seem a disadvantage, its advantages preponderate. It secures greater variety in teaching and a very beneficial and healthy competition among schools and especially teachers. Of course the children of a school and of a community are required to use the same books.

Methods of teaching. It would be utterly impossible without writing a book to make a comprehensive statement concerning the methods of instruction used in Germany. Suffice it to say, there is no undue prominence given to the memory. Very little is learned by heart or by rote. The first object of the teacher is to make his pupils observe things, comprehend facts, and to lead them from stage to stage, so as to keep up an eager interest. Hon. Sainuel Smith, of England, in his report on the German schools says:

I saw no signs of weariness or apathy among either teachers or scholars. The teaching was all viva voce, the teacher always standing beside the black-board and illustrating his subject by object lessons. The instruction was through the eye and hand as well as the ear, and question and answer succeed so sharply as to keep the whole class on the qui vive.

There is absolutely no compulsion in the selection of methods. Every teacher has the greatest possible liberty in the selection of the methods of teaching. No inspector (or superintendent) prescribes methods; all he would dare to do is to suggest improvements here and there. Since the state attends to the professional training of the teachers, it can safely leavę teachers to their own devices, trusting in their professional spirit and ambition.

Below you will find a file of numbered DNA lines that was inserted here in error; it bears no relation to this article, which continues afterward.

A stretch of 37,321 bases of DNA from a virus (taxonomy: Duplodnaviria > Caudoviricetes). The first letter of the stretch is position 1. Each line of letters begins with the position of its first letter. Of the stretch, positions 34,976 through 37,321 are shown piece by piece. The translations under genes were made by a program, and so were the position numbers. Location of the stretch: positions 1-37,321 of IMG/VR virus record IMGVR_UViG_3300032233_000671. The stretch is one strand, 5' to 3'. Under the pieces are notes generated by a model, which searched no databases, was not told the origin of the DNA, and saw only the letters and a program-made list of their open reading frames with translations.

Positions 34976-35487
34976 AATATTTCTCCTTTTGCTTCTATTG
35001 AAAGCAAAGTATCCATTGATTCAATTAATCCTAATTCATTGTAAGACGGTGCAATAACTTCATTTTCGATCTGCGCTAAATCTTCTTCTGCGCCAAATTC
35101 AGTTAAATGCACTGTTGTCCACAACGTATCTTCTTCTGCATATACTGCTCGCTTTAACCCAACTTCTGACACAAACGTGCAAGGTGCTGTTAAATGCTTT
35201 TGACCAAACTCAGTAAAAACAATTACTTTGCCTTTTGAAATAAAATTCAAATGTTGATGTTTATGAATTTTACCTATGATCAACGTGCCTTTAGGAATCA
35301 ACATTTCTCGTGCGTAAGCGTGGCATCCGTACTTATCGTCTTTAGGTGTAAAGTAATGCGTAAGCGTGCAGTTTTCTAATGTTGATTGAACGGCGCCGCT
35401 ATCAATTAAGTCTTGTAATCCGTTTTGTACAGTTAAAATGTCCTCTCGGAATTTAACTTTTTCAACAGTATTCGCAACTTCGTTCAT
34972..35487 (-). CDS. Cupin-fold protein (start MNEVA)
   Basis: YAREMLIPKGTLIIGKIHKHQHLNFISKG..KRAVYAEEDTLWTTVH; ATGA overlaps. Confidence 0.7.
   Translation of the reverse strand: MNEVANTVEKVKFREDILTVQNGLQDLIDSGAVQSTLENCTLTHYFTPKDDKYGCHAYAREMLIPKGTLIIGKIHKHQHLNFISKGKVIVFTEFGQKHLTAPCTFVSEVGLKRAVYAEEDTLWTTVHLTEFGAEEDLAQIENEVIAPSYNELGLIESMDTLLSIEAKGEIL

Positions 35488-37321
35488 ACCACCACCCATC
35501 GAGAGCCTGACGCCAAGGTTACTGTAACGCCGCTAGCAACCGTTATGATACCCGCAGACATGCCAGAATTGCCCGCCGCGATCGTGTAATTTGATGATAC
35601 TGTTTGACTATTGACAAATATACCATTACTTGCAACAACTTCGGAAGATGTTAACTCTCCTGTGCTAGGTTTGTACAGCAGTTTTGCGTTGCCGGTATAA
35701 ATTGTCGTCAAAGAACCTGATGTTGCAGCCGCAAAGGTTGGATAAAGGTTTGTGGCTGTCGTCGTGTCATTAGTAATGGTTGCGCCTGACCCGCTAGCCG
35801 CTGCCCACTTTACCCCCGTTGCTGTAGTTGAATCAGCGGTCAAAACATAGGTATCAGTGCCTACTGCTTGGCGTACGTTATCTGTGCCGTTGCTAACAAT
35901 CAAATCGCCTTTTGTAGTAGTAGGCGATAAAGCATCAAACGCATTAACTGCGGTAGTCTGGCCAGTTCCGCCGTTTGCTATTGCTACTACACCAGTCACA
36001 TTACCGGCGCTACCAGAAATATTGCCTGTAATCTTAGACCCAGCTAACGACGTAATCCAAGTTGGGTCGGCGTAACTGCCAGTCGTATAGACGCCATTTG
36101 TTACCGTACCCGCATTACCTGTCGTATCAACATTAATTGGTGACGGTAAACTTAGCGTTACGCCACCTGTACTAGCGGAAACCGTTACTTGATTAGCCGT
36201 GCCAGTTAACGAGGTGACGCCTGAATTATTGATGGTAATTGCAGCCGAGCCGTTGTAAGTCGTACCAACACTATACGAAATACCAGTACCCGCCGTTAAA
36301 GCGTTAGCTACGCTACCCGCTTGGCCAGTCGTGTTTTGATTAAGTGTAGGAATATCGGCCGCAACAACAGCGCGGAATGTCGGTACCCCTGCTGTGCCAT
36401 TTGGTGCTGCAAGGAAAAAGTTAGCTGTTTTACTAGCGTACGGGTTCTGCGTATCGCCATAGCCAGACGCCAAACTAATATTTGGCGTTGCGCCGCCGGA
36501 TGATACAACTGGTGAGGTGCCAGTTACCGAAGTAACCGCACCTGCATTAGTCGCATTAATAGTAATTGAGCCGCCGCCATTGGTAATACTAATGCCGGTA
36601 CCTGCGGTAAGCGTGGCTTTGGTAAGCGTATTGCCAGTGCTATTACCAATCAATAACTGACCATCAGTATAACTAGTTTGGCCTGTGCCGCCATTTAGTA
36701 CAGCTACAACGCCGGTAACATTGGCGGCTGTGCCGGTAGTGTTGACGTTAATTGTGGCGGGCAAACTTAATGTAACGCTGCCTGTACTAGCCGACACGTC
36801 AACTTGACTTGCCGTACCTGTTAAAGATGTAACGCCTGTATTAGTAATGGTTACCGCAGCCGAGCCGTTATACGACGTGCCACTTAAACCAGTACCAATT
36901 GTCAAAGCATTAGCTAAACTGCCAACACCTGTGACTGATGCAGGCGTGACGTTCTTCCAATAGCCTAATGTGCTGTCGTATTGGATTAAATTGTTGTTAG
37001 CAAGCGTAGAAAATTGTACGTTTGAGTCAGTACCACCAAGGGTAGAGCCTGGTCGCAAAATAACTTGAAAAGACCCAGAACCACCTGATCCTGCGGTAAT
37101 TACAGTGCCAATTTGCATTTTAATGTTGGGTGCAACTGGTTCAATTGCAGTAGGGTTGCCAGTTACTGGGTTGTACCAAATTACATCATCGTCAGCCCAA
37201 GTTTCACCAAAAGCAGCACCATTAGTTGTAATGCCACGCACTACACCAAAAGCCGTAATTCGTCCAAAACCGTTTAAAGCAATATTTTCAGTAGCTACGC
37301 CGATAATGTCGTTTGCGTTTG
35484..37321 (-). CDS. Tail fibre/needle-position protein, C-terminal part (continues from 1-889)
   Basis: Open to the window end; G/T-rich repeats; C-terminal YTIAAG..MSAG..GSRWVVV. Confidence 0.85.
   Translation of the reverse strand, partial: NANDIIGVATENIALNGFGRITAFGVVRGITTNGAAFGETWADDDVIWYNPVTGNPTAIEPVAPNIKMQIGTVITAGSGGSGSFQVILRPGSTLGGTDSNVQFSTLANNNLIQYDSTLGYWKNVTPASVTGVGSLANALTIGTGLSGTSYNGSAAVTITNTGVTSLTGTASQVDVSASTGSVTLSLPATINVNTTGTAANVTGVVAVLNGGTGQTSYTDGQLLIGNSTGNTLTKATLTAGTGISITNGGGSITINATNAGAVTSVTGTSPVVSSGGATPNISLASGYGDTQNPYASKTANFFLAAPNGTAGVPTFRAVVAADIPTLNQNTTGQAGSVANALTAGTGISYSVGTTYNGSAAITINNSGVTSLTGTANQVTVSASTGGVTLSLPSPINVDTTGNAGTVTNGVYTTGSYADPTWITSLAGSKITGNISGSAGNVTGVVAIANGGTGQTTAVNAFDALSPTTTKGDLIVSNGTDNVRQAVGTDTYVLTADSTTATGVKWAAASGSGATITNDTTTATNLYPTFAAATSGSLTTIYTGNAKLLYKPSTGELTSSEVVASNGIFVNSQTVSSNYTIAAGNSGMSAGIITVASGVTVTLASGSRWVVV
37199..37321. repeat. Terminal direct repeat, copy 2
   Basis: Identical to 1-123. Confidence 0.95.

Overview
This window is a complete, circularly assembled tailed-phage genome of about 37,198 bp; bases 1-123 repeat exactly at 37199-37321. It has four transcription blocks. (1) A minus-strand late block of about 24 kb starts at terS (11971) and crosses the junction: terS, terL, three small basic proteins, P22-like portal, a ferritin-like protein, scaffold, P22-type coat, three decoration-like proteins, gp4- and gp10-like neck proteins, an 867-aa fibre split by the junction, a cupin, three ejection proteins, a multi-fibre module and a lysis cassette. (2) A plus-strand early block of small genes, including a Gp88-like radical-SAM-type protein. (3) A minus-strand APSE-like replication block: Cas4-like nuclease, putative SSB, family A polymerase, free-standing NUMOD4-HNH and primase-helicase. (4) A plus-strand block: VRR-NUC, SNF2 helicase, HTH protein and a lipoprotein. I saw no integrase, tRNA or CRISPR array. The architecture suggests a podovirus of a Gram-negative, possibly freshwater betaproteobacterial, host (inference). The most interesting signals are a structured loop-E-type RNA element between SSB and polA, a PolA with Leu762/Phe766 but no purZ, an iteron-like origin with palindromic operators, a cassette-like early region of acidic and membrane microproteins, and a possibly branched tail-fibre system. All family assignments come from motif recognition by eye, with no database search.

The branches of study.--Religion : This instruction is nonsectarian in character, but Protestant, Catholic, and Israelites are, as much as possible, taught in separate schools. Where they attend mixed schools they are separated during the lesson in religion. It must be remembered that in Prussia church and state are not separated as in America; hence the prominence given to religious instruction. Bibli. cal history, catechism with Bible verses, memorizing of bymps, essential points of religious ethics and the creed, are what the public schools are required to teach. Language and reading: Familiarity with tbe mother tongue and a limited knowledge of German literature are, broadly speaking, the sum total of attainable results. Penmanship and drawing: As a rule the penmanship of the pupils is commendable. În drawing particularly rapid progress has been made of late. The exercises cbiefly consist of ornamental drawing and form studies. In the higher grades drawing of solids and modelling is practiced. Arithmetic: This study is less extended than in American schools, but very